An Inkling of Reality
—after the photos of Christian Spencer
Deep into my sixties, I dream a dream
of a dining room from my dark, distant past.
The room is barren. The walls, bare.
The green shag’s ground like winter grass,
the once-shiny chandelier hangs shallow
from the ceiling. Suddenly, I see them there!
A childhood charm of hummingbirds hovers,
a fluttering fleet above the light fixture,
beaks, bodies, and heads—all black—
their tails, a flash of fury in flight.
When all at once, the sun switches on,
each wide-open wing awash in light
diffracts fresh prisms of promise.
Red, orange, yellow, green,
blue, indigo, violet: here,
on a hundred holy humming wings,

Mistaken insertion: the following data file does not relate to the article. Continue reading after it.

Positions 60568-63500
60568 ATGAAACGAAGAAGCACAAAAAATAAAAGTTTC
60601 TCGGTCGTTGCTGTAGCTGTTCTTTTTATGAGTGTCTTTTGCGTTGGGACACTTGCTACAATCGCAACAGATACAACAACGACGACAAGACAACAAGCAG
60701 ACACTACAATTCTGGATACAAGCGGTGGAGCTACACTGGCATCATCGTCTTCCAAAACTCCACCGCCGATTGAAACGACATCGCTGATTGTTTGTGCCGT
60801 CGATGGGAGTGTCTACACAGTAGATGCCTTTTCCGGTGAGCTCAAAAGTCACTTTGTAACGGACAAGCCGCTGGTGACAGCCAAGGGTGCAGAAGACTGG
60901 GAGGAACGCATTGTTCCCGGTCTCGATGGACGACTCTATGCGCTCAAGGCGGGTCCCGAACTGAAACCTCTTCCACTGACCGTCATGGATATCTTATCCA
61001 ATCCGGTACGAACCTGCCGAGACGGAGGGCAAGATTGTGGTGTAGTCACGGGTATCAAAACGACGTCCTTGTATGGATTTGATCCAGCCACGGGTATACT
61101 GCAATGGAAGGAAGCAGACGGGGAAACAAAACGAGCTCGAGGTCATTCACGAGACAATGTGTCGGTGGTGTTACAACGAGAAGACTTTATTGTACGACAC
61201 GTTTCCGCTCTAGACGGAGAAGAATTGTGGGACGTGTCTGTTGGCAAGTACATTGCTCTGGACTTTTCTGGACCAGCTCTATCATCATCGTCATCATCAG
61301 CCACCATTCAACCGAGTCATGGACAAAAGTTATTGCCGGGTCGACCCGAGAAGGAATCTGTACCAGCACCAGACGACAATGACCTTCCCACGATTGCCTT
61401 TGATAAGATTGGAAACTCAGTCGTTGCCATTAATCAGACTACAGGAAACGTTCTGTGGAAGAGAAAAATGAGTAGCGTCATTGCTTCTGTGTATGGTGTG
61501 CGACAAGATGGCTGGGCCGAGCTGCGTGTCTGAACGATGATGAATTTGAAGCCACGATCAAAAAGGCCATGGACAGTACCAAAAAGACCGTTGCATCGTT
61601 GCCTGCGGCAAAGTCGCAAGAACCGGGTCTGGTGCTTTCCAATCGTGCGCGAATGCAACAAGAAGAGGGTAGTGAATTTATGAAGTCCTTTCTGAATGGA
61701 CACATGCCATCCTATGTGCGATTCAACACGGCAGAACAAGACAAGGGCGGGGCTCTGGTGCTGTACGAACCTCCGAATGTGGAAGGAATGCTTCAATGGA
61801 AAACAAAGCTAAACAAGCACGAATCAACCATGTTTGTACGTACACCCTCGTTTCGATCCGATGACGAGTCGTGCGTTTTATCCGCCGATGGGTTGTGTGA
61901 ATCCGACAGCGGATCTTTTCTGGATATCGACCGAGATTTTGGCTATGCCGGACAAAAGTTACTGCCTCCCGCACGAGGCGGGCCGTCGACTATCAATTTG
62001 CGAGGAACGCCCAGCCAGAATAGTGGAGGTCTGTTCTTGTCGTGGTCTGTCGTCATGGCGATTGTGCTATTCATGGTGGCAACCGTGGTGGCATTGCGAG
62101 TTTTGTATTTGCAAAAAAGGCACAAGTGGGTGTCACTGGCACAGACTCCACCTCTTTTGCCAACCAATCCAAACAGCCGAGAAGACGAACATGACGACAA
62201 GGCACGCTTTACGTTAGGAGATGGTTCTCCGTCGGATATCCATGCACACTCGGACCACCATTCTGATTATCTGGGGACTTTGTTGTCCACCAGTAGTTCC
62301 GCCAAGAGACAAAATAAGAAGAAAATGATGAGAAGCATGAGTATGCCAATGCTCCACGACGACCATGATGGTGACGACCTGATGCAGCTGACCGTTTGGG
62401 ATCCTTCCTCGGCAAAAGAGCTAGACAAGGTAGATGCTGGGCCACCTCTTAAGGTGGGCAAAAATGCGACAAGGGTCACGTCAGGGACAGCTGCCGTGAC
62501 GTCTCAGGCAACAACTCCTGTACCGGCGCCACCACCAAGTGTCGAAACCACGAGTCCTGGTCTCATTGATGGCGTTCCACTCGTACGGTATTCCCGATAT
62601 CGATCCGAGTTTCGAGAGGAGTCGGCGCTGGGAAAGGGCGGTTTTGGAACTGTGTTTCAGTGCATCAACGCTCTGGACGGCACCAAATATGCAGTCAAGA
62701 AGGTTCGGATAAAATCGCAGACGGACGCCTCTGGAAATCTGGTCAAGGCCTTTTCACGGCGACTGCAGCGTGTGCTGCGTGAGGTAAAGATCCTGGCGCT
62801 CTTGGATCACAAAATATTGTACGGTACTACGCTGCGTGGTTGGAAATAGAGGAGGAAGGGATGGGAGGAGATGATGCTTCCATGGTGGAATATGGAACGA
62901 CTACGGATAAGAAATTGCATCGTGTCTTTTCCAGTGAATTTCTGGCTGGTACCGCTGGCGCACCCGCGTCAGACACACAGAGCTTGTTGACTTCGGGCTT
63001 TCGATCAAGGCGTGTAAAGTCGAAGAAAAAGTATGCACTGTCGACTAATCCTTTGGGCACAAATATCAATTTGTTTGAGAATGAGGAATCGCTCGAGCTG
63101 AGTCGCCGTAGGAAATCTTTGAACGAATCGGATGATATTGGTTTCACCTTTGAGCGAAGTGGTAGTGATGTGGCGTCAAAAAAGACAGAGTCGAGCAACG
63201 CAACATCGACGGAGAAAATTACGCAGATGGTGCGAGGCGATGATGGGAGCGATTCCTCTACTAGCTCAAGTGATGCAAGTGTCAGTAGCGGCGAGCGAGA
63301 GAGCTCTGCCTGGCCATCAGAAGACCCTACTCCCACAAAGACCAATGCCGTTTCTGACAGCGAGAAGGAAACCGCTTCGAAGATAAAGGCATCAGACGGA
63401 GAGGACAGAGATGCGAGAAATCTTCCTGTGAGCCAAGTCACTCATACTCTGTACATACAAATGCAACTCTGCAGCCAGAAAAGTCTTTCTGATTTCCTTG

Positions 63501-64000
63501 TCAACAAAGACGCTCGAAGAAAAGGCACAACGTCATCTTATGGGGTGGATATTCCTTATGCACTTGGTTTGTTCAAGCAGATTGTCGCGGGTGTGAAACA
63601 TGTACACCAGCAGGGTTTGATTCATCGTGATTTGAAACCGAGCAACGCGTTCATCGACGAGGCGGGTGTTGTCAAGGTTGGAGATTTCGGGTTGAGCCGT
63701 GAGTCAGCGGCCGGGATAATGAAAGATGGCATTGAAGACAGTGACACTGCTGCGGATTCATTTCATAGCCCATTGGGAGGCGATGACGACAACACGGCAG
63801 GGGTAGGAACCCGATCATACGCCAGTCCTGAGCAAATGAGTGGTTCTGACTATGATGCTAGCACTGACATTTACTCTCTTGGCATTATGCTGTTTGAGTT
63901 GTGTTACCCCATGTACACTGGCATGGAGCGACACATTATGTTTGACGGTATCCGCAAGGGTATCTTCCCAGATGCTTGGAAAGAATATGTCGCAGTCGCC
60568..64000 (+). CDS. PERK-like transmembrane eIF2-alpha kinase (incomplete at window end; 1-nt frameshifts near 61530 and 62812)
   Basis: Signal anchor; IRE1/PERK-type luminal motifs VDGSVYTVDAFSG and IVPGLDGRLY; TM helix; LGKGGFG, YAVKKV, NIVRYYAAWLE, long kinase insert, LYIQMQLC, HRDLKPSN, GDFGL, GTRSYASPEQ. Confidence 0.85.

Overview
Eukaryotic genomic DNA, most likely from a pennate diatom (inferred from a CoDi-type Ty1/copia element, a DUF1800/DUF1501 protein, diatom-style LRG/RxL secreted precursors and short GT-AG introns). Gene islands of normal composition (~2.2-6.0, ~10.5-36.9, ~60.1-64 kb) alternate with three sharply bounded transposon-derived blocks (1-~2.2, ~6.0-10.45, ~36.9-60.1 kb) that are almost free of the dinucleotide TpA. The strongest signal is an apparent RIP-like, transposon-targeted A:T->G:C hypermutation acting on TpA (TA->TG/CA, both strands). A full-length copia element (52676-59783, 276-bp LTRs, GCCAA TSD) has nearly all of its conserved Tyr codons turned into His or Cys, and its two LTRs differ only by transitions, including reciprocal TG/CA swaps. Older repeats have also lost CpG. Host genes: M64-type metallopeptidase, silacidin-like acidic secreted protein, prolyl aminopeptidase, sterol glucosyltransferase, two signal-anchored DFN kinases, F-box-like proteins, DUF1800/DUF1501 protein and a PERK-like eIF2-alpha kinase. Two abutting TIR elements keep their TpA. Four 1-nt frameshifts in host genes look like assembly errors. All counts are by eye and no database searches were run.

the bow that sealed an ancient deal,
real, stronger than the strength of steel.
by Susan Delaney Spear
Editor’s Note: Alliteration forms a solid backbone for the dreamy imagery of birds in this ekphrastic poem. For some literary fun, here is a link where you can listen to a poem read aloud in this same alliterative meter, in Middle English, the original language of this form.
Poet’s Note: This poem is written in Anglo Saxon Strong Stress Alliterative Meter, with variations.